A moderate level of fitness is required for the walk's rough surfaces and many steps. It takes about four hours but it's nicer to take your time and enjoy the views.
The trailhead begins at beautiful Fortescue Bay in the Tasman National Park, about a 90-minute drive south-east of Hobart. If you have more time, explore Port Arthur, only a 30-minute drive away.
Apsley River Waterhole and Gorge Walk
The Apsley River Waterhole and Gorge Walk is not widely known but it's a delight for nature lovers. With dolerite cliff walls, huge boulders and waterholes just waiting to be discovered, it feels you have found an untouched paradise in this pristine part of the world.
Highlights include the Apsley Waterhole, the wildlife and the magical moment as you near the Apsley River Gorge and the dry forest begins to sound like a rainforest with trickling water and bird trills.
In dry weather, it's possible to walk as a five-hour circuit by boulder hopping and scrambling along the semi-dry riverbed. If not, feel free to return the way you came, allowing two to three hours for the return walk. The compacted surface of the track is suitable for most ability levels, and rocks serve as makeshift steps on the steep sections.
The Douglas-Apsley National Park is located midway of the east coast, about 2.5 hours' drive from Launceston or three hours' drive from Hobart.
Dove Lake Circuit Walk
The six-kilometre Dove Lake Circuit Walk is one of Tasmania's premier walks and there is a boardwalk for much of the way. The clockwise track skirts around Dove Lake and beneath the towering spires of Cradle Mountain.
Highlights include mountain views, Glacial Rock, the Ballroom Forest, serene views of the lake and the much-photographed old boat shed.
It's not a difficult walk and takes about two to three hours. There is a steep but short section with steps and some rough surfaces, but otherwise, it's well maintained. The track is difficult to navigate if covered in snow.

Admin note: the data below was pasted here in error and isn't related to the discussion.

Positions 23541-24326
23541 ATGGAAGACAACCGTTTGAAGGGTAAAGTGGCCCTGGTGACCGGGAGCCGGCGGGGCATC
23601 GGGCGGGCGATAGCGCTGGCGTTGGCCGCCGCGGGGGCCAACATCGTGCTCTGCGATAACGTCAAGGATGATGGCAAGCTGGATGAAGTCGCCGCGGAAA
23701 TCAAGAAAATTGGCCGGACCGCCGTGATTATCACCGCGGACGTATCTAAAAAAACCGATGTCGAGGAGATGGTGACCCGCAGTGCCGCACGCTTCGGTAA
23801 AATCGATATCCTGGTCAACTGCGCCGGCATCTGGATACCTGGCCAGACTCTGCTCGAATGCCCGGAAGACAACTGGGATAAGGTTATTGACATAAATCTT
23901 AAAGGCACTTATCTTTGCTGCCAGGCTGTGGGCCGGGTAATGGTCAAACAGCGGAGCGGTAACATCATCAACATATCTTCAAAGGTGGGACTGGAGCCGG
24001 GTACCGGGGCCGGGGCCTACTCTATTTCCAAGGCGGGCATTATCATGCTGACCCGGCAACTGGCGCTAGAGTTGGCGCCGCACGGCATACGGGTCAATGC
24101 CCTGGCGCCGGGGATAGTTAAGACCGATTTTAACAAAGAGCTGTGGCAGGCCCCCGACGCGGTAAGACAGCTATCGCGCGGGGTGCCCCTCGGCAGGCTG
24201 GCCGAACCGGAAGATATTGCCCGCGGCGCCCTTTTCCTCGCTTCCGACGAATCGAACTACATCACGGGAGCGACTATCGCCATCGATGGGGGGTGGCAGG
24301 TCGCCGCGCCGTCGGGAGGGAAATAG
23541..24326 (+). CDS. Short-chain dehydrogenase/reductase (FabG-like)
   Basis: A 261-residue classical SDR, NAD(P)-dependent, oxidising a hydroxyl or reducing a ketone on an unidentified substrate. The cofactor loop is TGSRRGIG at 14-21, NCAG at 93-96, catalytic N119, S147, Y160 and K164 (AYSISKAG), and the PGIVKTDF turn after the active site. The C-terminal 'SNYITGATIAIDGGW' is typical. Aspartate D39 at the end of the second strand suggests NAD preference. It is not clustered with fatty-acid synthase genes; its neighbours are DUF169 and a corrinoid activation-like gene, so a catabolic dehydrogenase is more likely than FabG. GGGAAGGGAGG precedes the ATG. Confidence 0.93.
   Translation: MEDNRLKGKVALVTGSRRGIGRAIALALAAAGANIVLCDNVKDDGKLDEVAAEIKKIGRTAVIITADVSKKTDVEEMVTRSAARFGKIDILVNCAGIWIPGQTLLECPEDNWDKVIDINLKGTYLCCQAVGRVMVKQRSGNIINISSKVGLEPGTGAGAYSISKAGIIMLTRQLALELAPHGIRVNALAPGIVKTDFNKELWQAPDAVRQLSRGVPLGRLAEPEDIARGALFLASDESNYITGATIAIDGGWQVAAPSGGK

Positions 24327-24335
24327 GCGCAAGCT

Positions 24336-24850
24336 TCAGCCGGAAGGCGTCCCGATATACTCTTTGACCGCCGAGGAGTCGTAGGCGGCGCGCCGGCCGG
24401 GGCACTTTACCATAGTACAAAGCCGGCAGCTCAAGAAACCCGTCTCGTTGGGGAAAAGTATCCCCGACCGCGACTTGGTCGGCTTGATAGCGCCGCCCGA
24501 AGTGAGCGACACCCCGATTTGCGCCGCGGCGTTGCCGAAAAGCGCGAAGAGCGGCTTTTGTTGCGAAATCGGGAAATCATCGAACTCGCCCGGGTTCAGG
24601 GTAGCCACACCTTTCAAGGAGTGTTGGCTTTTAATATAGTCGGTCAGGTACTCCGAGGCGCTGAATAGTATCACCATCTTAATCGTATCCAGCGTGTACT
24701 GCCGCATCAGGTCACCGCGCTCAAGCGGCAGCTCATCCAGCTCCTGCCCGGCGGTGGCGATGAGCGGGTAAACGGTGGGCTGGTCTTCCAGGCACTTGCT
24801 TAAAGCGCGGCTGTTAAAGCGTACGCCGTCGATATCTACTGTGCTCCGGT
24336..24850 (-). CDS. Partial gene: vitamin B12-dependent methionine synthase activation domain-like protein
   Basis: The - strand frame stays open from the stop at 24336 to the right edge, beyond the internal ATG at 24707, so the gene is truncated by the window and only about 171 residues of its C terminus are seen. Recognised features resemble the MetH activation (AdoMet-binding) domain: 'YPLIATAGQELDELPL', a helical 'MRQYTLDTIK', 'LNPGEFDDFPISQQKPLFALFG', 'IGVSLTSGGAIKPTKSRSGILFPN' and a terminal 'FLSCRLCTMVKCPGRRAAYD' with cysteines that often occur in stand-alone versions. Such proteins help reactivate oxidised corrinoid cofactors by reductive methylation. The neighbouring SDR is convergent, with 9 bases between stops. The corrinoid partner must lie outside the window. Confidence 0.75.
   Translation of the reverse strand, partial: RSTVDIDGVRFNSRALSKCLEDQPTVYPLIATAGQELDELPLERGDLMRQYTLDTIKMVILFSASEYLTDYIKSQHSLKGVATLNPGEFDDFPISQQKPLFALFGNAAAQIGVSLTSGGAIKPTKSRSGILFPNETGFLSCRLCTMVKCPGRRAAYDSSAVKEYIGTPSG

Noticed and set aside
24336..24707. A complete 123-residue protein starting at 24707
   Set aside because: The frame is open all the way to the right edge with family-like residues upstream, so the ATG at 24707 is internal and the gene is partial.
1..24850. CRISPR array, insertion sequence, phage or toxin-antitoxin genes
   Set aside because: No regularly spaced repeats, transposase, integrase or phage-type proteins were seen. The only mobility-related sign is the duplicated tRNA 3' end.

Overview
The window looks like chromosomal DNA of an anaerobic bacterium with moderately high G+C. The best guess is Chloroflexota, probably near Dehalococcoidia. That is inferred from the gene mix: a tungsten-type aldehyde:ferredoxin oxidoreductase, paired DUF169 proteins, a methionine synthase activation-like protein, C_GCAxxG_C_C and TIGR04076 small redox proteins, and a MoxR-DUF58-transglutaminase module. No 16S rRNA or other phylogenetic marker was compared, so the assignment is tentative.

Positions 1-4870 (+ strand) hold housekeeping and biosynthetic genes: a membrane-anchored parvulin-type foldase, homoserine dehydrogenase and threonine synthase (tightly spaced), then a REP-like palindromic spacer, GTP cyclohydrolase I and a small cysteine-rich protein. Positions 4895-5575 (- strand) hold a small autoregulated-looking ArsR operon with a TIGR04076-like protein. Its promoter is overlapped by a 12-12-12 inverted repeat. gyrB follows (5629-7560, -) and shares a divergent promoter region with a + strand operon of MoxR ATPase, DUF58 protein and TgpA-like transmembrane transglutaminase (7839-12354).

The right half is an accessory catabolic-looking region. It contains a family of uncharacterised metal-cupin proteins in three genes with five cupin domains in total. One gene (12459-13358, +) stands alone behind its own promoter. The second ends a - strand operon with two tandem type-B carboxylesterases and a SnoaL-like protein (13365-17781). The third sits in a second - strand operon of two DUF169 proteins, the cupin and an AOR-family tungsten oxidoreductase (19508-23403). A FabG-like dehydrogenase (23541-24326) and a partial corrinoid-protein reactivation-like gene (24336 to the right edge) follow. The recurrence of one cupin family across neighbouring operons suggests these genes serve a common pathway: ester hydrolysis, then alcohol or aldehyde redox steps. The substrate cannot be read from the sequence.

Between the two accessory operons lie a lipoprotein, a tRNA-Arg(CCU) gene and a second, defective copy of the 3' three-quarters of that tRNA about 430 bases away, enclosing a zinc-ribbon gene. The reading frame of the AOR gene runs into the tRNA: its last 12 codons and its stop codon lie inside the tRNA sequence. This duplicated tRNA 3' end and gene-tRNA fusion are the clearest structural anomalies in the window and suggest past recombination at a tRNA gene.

The circuit starts from the Dove Lake car park. Take the free shuttle service to the lake from the visitor centre at the northern entrance of the Cradle Mountain-Lake St Clair National Park.
The park is a 2.5-hour drive from Launceston via Sheffield. Most people stay and explore the area for a few days.
Must-haves for hiking in Tasmania
- Tasmania's weather is unpredictable, swinging from summer sun to shivering in a short space of time. All-weather clothes are a necessity.
- Quality hiking shoes are a given, but it's a bonus if they are also waterproof. Expect to walk through a few puddles and flowing streams at some point.
- Woollen or bamboo socks do a great job of regulating temperature and not "ponging" as much as synthetic materials. They also seem to last longer than regular socks.
- A heavy-duty plastic bag inside your daypack will keep your phone, camera and other electronics dry if the weather turns bad.
- Don't forget essentials such as water, snacks, sunscreen and a first-aid kit.
- For multi-day hiking, your guide company will provide you with a list of required gear.
Where to stay
Hobart: Try MACq 01 for premium rooms and hosted luxury suites, each inspired by a Tasmanian character. The Old Woodstore Apartment Hotel is known for spacious rooms and friendly hospitality within its heritage-listed facade.
Launceston: Stay at the historic Cornwall Hotel, which is believed to be the oldest brick building in Tasmania. Or try the heritage-listed Leisure Inn Penny Royal for its old world charm and excellent location near Cataract Gorge.
Cradle Mountain: Stay at Cradle Mountain Lodge for luxury in the wilderness. Or for something more wallet-friendly Discovery Parks Cradle Mountain has a great community atmosphere.
Port Arthur: Stay at Stewarts Bay Lodge for its peaceful location on the shores of the bay.
Fly: Daily flights to Hobart and Launceston depart from Melbourne, Sydney and Brisbane.
Must have: A Tasmania Parks & Wildlife Service permit. Get yours at passes.parks.tas.gov.au.